Statistics alone almost don’t do justice to the current crisis in noncommercial foodservice. Food prices rose 4% last year, according to the U.S. Department of Agriculture. From April 2007 to April 2008, food prices rose 5.1%, according to the Bureau of Labor Statistics’ Consumer Price Index. Prices for items such as milk, cheese, pasta and bread rose between 12% and 17% in 2007, according to USDA Economic Research Service data.
While these statistics are alarming, they’re not altogether unfamiliar. Bill Lapp, principal for Advanced Economic Solutions, a consulting firm that studies food prices, compares the current food price climate to one the country experienced in the 1970s.
“Back then, we had strong economic growth, the Soviet Union had emerged as a superpower, the dollar had declined and we had an energy crisis,” Lapp says. “All this contributed to the strongest period of food inflation we had seen in the past 50 years. Between 1972 and 1981, food inflation in the U.S. averaged more than 8% per year. Today, we have the emergence of China as a global superpower, a sharp decline of the dollar and we’re in the middle of a strong decade of global economic growth; all those factors have culminated since 2002, which is making for an environment where commodities are following the lead of energy and rising in value.”
How bad is it in noncommercial foodservice? Here are a few horror stories.
—Mary Hill, director of foodservice at 31,000-student Jackson (MS) Public Schools, says food prices have pushed her cost per meal to between $2.95 and $3.10, far outspending the $2.47 the district receives from the federal government for each reimbursable meal. Eighty-four percent of district students receive free or reduced price meals.
—At 80,000-student Lee County Schools in Fort Myers, FL, Wayne Nagy, director of foodservice, says it will cost an extra $1 million to offer the district’s current menu next year, an 11% increase in the nearly $11 million food budget. The rise in the price of milk alone cost the district an additional $595,000 this year.
—Renown Regional Medical Center, a 808-bed hospital in Reno, NV, has seen sales decline about 25%, says Joe Eidem, director of food and nutrition, while his beef and milk prices have risen between 25% and 40%. “It’s kind of scary right now,” Eidem says. “People just aren’t spending money like they used to.”
To counter these problems, directors are reducing labor, increasing prices, limiting menu choices and more, all to contain costs to manageable levels.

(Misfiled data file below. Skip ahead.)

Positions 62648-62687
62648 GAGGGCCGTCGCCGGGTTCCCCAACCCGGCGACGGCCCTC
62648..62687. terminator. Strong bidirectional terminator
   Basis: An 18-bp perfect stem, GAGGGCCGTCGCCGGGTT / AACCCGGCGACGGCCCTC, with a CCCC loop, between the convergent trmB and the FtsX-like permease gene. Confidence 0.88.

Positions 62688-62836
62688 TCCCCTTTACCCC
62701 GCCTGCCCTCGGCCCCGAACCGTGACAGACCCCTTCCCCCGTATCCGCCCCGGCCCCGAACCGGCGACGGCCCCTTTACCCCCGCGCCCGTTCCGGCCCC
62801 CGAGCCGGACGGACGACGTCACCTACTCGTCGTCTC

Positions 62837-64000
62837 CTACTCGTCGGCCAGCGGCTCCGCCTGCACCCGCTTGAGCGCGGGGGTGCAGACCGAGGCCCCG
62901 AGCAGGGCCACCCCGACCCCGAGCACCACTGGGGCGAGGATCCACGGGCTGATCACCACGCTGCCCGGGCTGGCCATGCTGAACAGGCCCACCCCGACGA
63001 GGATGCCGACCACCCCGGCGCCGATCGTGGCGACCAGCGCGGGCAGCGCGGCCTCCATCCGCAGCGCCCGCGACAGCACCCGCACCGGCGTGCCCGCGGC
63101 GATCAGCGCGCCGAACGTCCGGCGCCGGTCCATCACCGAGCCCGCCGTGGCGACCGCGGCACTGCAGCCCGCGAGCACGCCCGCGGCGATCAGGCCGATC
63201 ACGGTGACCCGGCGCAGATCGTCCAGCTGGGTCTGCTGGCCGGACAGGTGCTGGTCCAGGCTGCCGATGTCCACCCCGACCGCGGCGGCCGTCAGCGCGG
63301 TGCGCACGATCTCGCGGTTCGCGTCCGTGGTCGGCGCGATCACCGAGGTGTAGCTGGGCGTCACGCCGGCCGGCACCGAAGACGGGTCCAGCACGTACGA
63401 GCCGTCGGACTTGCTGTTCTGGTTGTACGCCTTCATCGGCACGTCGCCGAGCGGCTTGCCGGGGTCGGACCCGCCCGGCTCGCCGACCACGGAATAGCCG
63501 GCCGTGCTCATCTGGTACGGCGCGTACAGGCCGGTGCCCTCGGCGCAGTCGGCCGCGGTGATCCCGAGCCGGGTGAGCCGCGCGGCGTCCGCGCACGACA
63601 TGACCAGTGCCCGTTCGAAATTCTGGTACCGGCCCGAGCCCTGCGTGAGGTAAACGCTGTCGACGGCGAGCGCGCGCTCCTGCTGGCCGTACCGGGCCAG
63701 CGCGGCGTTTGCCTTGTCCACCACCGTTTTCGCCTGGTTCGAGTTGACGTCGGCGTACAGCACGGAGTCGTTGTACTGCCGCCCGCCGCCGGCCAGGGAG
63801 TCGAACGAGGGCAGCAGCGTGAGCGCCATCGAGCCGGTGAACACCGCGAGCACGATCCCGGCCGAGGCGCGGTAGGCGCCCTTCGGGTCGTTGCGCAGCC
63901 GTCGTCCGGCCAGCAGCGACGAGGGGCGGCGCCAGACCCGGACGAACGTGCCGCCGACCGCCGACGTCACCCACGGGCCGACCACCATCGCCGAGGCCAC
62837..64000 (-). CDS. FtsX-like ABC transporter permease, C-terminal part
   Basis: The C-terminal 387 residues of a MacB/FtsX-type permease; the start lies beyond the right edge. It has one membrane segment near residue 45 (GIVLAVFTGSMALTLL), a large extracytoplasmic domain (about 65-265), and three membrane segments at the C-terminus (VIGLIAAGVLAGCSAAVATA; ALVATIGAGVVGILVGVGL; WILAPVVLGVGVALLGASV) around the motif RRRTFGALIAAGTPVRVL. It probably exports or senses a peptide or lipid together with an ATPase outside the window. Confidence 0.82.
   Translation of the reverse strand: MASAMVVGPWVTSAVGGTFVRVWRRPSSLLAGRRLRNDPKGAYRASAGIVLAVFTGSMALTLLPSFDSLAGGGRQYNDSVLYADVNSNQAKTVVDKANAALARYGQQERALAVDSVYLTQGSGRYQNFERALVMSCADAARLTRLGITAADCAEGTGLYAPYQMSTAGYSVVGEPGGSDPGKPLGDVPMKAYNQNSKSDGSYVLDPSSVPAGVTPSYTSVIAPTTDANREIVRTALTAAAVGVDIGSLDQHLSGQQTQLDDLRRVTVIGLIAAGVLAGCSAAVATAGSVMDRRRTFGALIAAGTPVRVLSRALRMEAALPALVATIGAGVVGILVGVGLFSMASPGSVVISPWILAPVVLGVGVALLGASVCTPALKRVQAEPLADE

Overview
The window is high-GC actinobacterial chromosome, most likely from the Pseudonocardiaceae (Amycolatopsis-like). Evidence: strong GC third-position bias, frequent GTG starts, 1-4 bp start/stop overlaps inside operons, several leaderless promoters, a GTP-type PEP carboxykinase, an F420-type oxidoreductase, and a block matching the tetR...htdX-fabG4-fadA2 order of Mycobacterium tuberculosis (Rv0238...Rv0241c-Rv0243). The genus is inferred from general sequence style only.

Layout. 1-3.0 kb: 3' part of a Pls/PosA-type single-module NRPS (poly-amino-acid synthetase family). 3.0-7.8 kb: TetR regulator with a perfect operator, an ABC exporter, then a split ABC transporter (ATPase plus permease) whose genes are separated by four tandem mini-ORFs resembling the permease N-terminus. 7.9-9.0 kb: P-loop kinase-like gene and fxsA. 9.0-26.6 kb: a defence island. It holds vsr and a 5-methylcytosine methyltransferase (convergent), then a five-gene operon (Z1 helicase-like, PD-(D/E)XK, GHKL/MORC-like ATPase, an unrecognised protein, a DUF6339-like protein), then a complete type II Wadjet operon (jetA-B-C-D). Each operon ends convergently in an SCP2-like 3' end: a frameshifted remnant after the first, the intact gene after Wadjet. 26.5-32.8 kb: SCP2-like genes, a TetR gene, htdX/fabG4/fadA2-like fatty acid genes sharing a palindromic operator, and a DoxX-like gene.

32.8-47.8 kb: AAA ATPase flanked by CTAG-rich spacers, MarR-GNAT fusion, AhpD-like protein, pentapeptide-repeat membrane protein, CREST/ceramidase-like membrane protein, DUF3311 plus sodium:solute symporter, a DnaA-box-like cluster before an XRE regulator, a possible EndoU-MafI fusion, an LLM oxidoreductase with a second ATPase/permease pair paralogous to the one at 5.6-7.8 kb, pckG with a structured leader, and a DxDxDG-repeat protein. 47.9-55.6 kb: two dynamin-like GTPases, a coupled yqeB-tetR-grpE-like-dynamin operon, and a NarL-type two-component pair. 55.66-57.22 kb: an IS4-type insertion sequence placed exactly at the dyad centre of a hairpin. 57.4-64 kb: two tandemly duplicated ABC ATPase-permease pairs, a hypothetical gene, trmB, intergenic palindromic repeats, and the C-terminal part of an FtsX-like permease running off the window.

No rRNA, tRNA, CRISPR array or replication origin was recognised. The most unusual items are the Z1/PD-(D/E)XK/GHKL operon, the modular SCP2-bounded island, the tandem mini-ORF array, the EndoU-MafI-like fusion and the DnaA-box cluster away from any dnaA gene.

Managing Menus: Menus are often the first things to change when costs rise. At the SAS Institute in Cary, NC, Foodservice Manager Julie Stewart says her department is seeing a steady 10% increase in food costs. After increasing prices at the beginning of this year—by about 8% to 10% on most items—Stewart says she hasn’t heard many complaints because she thinks her customers realize what is going on. In most cases, Stewart says she has been able to fight rising costs by substituting or removing higher-cost items from the menu.
“Earlier in the spring, asparagus really spiked so we just took it off the menu for a while and substituted for it with vegetables like broccoli and cauliflower,” Stewart says. “We’re also working on a customer survey where we’re going to ask customers how important things like organic produce and local items are to them and if they’d be willing to pay more for it. That should give us a better idea.”
Joe Eidem has also been busy cutting costs by switching to cheaper versions of certain food items, but his biggest challenge has been dealing with his hospital’s spoken menu. In the past, patients were given two options for each meal. If they didn’t like either choice, they could ask for whatever they wanted, within reason. In light of inflation, however, Eidem says he is considering going to a fixed menu and not offering the patients so many options.
“We will still interview the patient, but they will have [two choices] such as meatloaf or a chicken salad sandwich and if they don’t like it, we’re not going to be offering an endless choice of stuff,” he says. “It will help reduce the amount of food we have to order. Unfortunately, we’re going to have to reduce the cost by reducing selections.”